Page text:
WhatIsYourBiggestTalentMobilityChallenge

What is your biggest talent mobility challenge this year and how are you resolving this?

Sheila Pang asks this question of three senior talent mobility leaders. Top challenges include successful repatriation of returning secondees, team resourcing and the manner in which globalisation efforts can be accelerated.

Dr Adrian Moule, Group Director, Talent Acquisition and Global Mobility at Emirates Telecommunications Corporation (Etisalat) :

The biggest challenge this year, in terms of Talent Mobility is, without doubt, successful repatriation of retuning Secondees. This was a big challenge for us last year and will remain so during 2015.

Historically, the issue has been one of sending talented individuals on assignment, but with planning for repatriation as an afterthought. Given the way our industry has developed, over the last few years, there was a clear need to send talented and highly skilled employees to new and developing markets. Clearly, this is a classic case of assignments termed “Skills Gap”.

This cadre of skilled expatriates has established both management practices and transfer of technical know-how in the overseas Operating Companies (OpCos), where local skills were not present at the time. As these markets have developed and local capability has been increased, there is less need for these skilled expatriates to remain on assignment as the local workforce starts to take over these technical roles and as managers start to develop and work their way through the ranks.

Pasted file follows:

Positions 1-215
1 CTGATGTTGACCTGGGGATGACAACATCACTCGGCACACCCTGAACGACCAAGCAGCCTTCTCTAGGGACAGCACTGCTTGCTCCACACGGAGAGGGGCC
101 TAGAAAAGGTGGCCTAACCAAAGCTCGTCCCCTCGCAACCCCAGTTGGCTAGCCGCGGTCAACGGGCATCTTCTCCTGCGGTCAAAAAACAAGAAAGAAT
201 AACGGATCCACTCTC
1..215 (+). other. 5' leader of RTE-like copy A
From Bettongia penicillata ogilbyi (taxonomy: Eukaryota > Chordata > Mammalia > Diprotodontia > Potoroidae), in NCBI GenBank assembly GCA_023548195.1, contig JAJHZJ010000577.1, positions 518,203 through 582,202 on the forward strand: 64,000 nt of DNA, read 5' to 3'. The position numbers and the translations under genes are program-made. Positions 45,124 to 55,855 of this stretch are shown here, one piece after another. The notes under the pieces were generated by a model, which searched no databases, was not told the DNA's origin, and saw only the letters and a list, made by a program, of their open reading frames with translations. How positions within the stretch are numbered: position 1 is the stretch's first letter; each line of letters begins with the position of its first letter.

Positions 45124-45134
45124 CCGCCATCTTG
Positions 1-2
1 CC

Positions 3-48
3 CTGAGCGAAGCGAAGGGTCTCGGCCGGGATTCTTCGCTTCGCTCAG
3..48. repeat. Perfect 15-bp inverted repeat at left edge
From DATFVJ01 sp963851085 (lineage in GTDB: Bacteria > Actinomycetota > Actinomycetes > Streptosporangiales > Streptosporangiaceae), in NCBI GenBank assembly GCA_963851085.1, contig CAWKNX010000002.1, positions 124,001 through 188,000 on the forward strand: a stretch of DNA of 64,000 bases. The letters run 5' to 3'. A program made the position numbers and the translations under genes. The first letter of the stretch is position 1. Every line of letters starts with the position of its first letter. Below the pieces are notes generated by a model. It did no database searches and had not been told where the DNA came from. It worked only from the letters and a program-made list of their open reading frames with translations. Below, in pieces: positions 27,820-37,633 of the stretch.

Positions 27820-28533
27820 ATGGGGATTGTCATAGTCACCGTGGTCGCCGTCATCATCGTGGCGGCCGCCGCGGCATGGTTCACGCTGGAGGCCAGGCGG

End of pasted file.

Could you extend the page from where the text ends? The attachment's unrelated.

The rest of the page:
The biggest challenge this year, in terms of Talent Mobility is, without doubt, successful repatriation of retuning Secondees. This was a big challenge for us last year and will remain so during 2015.

We all know that assignments cannot last forever and we have put firm end dates in place to manage assignment length.

Dr Adrian Moule

 

 

 

 

 

 

 

Dr Adrian Moule

While this has a tremendous (positive) effect on the balance sheet of the OpCo by reducing numbers of high cost expatriates, it means that these individuals become ‘at risk’ and they need our support to help repatriate them in a positive way.

To support these employees, we contact them well in advance of the planned repatriation date in order to ensure their CVs are completely up to date. Coming from a Talent Acquisition role, I can also give them some help with ensuring they capture their key achievements. Often, these are missing as 90 percent of people seem to focus on their responsibilities rather than their achievements. Once their CVs are complete, we circulate it proactively to all the departments in the Home OpCo to search for opportunities.

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